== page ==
The story told in the combination music/pyrotechnics/state-of-the-art projection show is that of artistic inspiration itself. “You’ll see concept art, pencil sketches, pencil animation, early 2D animation and more recent CG animation. Basically going on a journey, finding joy, hoping, despair, triumph and coming back together.”
And which characters would appear was no easier a process.
“Every animated film is somebody’s favorite. No matter how obscure you think it is,” Gould says. “So, we were trying to strike that balance of beloved classics with also really trying to celebrate the whole history of the studio.”
Because it was so difficult to include as much as they did, it created an opportunity for true Disneyphiles to get a fuller experience, if they’re willing to work for it.
“You can’t do it in a single viewing,” Gould says, “but if you come and watch it at Sleeping Beauty’s Castle, then go watch it on Main Street, come back and watch it another time on It’s a Small World, and then, watch it at Rivers of America, you have the possibility of seeing a character or moment from every one of our 61 — 62 this November — features represented in the entire show.”
The central storyline appears no matter where you see the show, but Gould says, “one place you might get a wink of ‘Home on the Range,’ another place, ‘Meet the Robinsons’ or ‘Dinosaur’ or ‘101 Dalmatians’ or ‘Chicken Little’ or ‘Robin Hood.’ So, you’re going to have to be really eagle-eyed to see all of those.”
Step Into The Cartoon
The newest ride at Disneyland is not the manifestation of the Marvel or Star Wars universes. It’s something Walt probably would have loved. Maybe even felt a personal connection to, had he lived to see it.
“Mickey and Minnie are premiering their newest film, ‘Perfect Picnic,’ and we are invited to see it. Because we’re in Toontown, something is going to go a little awry,” says Jonathan Friday, senior creative director of Walt Disney Imagineering, as he begins the pitch for Mickey & Minnie’s Runaway Railway.
“While we’re watching that film, we’re going to have an unexpected moment that allows us to step into that cartoon world and board a train engineered by Goofy,” Friday says. “With Goofy as engineer, nothing goes exactly as planned and it’s up to Mickey and Minnie to rescue us through a variety of colorful, crazy cartoon environments and bring us back together for the big finish.”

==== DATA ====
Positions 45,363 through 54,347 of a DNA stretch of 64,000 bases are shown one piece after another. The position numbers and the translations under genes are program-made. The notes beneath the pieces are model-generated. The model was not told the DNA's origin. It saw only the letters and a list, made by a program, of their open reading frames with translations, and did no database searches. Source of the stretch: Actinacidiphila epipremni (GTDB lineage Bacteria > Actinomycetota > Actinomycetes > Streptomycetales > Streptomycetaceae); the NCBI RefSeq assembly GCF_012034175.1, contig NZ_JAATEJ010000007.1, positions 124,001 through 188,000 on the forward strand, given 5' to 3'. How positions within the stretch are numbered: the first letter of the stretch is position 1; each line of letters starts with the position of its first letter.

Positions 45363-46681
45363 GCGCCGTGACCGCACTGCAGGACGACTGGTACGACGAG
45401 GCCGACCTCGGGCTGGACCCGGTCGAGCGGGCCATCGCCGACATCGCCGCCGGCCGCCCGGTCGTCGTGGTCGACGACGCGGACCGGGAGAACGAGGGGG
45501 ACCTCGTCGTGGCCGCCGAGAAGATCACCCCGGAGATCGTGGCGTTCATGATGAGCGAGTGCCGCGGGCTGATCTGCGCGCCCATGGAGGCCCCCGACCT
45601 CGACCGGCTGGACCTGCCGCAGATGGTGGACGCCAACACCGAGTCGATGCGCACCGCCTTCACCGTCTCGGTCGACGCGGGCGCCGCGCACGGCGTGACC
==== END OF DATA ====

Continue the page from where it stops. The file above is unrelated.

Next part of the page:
The ride harnesses the same trackless technology used in the cutting-edge Rise of the Resistance and Web Slingers attractions, but throws you into a retro-style Mickey cartoon that is the biggest celebration of Disney’s roots outside of the Main Street Cinema still showing “Steamboat Willie.”
“Walt once said, ‘It all started with a mouse,’ and as we celebrate 100 years of Disney, bringing Mickey and Minnie to their first permanent ride-through attraction at Disneyland is a pretty exciting way to celebrate that,” says Friday.
But getting the attraction right from beginning to end meant more than celebration, it meant diligence.
“For us as designers, as soon as you say it’s for Mickey and Minnie, you feel the pressure,” Friday says. “They have been our friends for 95 years. We look at all their past works and brought that to this queue in this [faux] exhibit The Toontown Hysterical Society has created called ‘Mickey Through the Ears.’ We have props and costumes and objects from Mickey’s film career everywhere.”
Allison Wong, graphic designer for Disney Imagineering says the queue alone took “a lot of research. And specifically, we knew this theater was going to be art deco inspired, and because it’s in Mickey’s Toontown, we wanted it to fit in, so we created ‘Toon Deco,’ which is taking Art Deco elements and kind of over-exaggerating and making it more fun and playful and giving us that style of the El Capitoon.”